I would like to see a nation that is a little more like Germany, and other economically successful nations that also protect the health and well-being of their citizens (no sarcasm). You may not like them, you may think that they are wrong, but PLEASE don’t pretend, to yourself, or others, that such nations are not economic successes.

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  10. Peter Hahn says:

    Singapore is another economic success where you might not enjoy living, unless you think getting flogged for chewing gum on the sidewalk is a good idea.

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  11. Paul says:

    “Paul, don’t believe the hype.”

    So why didn’t this payroll tax hike just bounce right off us? The facts you are talking about are relative to income since they are in percentages on income. So it isn’t the lower wage theory.

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  12. Paul says:

    Walker the good news for you is that taxes are on the rise so things should start looking up. I hope you are right I would be glad to see that the “hype” is just hype.

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  13. Paul says:

    I think it is still against the law to spit in the village of Saranac Lake. So carnival goers beware!

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  14. Walker says:

    “…the good news for you is that taxes are on the rise so things should start looking up.”

    Paul, that 2% is the discontinuation of a tax holiday, not an ordinary tax increase. If it were up to me, they would have extended it a bit longer, but conservatives keep screaming about the deficit…

    It’s not taxes that make things look up, it’s broad-based spending, infrastructure jobs for instance (just to trot out a brand new idea no one’s ever heard before).

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  15. The Original Larry says:

    After WW II, the US was the undisputed #1 superpower and the only nuclear power. Truman mismanaged that into Soviet dominance of Eastern Europe and the loss of China to the Communists. I know it was not that simple and that there were mitigating factors but still, to have such power and lose so much is not a great record.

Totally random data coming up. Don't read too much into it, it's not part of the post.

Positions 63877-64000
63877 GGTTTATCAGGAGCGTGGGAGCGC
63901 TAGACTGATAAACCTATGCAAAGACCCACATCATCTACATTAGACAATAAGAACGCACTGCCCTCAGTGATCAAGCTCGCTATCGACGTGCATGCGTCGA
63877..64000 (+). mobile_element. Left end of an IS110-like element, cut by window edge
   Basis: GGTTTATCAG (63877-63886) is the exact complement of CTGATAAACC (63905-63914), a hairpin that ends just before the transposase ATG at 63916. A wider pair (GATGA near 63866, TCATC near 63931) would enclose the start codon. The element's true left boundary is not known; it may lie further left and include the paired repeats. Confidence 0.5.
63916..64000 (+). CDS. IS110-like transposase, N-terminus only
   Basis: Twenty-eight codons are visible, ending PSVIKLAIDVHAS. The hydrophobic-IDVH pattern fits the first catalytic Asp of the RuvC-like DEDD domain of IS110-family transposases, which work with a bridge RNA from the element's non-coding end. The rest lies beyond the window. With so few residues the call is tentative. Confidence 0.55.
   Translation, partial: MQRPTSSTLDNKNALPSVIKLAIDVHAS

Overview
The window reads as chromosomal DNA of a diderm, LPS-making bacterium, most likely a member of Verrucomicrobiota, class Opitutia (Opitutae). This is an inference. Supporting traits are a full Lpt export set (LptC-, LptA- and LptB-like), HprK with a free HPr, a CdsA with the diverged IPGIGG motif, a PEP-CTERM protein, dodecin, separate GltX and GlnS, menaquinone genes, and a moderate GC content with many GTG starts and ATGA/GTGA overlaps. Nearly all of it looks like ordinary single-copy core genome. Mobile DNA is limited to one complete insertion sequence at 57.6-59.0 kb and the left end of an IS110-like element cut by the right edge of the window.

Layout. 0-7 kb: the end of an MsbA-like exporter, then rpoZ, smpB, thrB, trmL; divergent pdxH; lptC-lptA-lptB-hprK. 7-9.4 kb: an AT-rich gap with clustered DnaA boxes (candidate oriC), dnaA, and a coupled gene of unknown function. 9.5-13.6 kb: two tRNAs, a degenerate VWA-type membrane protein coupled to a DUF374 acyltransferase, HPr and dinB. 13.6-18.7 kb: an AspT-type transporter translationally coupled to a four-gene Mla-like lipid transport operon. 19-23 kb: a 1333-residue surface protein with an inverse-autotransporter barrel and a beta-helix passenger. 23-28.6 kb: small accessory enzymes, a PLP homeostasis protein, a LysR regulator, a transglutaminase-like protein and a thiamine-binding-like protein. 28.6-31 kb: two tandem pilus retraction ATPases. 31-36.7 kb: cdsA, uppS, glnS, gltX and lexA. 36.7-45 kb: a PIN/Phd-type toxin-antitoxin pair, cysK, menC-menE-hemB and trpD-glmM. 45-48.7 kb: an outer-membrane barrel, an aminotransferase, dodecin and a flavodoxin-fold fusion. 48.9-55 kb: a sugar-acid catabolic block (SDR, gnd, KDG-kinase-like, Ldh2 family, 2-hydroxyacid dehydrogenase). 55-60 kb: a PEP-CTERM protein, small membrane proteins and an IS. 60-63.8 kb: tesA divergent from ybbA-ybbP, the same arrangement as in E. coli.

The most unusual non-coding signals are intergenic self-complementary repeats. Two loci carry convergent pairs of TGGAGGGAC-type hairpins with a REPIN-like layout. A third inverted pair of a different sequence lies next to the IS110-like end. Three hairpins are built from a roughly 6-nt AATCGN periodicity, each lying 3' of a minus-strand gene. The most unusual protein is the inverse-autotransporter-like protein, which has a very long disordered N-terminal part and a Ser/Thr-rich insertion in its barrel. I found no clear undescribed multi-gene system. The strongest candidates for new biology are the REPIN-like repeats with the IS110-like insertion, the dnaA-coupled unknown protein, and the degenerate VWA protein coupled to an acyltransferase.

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  16. Peter Hahn says:

    It is weird that the conservatives railed against ending the Bush tax decreases but insisted on the reinstating the payroll taxes.

    Some of you conservatives want to explain the logic? They are both Federal taxes that go into the same pot. Both are taxes on income.

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  17. Walker says:

    “They are both Federal taxes that go into the same pot. Both are taxes on income.”

    Peter, the payroll tax is a regressive tax– conservatives like that. The one percenters hardly even feel it. It only affects the Little People.

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  18. Peter Hahn says:

    Walker – but what is their rationale? They must have one. It cant be just “we want to tax poor people’s income and not rich people’s because thats only fair.”

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  19. Paul says:

    It looks like you guys have it all figured out. Good.

    Walker, I agree it isn’t taxes that makes things look up.

    Here is what one evil conservative had to say about it, but I am sure he is just a lying liar like me:

    “It is a horrible idea,” said Rep. Pete Sessions (R-Tex.), chairman of the National Republican Congressional Committee. He said it was wrong to diminish the amount Americans pay into Social Security at a time when the program is at risk of insolvency.”

    Read more: http://thehill.com/homenews/house/180781-conservatives-join-liberals-in-opposing-payroll-tax-cut#ixzz2KKbqVNm7

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  20. Peter Hahn says:

    But Paul- couldnt you say the same thing about the national debt?

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  21. Peter Hahn says:

    It seems pure sophistry. We need to raise payroll taxes on the poor so we can pay for social security and medicare, but we cant raise income taxes on the rich to pay for the national debt. – Especially since they are both taxes on the same thing going into the same place.

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  22. Paul says:

    You guys make it sound like anyone who isn’t poor is rich. Most people that are considered wealthy make an income (sometime a large one) that they pay payroll taxes on. This is quite a lot of money. What you see now is as that money flows out of the market and consumer spending took a big hit. That was from the little guy the big guy and people in between like me and my family. That is fine to do when the economy is in good shape and folks have some extra money and are saving or investing more, to do it now is tough. I don’t disagree with the idea of fixing that tax holiday but we still have to deal with the effect.